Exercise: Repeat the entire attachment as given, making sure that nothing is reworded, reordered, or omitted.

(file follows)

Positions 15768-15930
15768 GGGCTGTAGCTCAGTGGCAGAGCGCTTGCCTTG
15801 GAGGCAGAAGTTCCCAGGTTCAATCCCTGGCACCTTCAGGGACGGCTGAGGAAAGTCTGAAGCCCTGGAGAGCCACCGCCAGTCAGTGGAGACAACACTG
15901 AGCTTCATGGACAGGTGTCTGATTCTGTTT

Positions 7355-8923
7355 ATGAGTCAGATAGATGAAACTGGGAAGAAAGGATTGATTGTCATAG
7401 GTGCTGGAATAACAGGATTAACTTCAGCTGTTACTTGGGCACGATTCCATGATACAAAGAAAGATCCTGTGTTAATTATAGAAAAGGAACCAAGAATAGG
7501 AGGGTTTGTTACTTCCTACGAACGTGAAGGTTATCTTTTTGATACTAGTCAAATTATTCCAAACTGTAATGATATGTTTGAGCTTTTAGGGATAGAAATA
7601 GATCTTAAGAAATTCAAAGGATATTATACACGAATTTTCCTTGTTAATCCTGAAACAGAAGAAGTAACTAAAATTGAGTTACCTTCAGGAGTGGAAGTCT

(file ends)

Positions 15768-15930
15768 GGGCTGTAGCTCAGTGGCAGAGCGCTTGCCTTG
15801 GAGGCAGAAGTTCCCAGGTTCAATCCCTGGCACCTTCAGGGACGGCTGAGGAAAGTCTGAAGCCCTGGAGAGCCACCGCCAGTCAGTGGAGACAACACTG
15901 AGCTTCATGGACAGGTGTCTGATTCTGTTT

Positions 7355-8923
7355 ATGAGTCAGATAGATGAAACTGGGAAGAAAGGATTGATTGTCATAG
7401 GTGCTGGAATAACAGGATTAACTTCAGCTGTTACTTGGGCACGATTCCATGATACAAAGAAAGATCCTGTGTTAATTATAGAAAAGGAACCAAGAATAGG
7501 AGGGTTTGTTACTTCCTACGAACGTGAAGGTTATCTTTTTGATACTAGTCAAATTATTCCAAACTGTAATGATATGTTTGAGCTTTTAGGGATAGAAATA
7601 GATCTTAAGAAATTCAAAGGATATTATACACGAATTTTCCTTGTTAATCCTGAAACAGAAGAAGTAACTAAAATTGAGTTACCTTCAGGAGTGGAAGTCT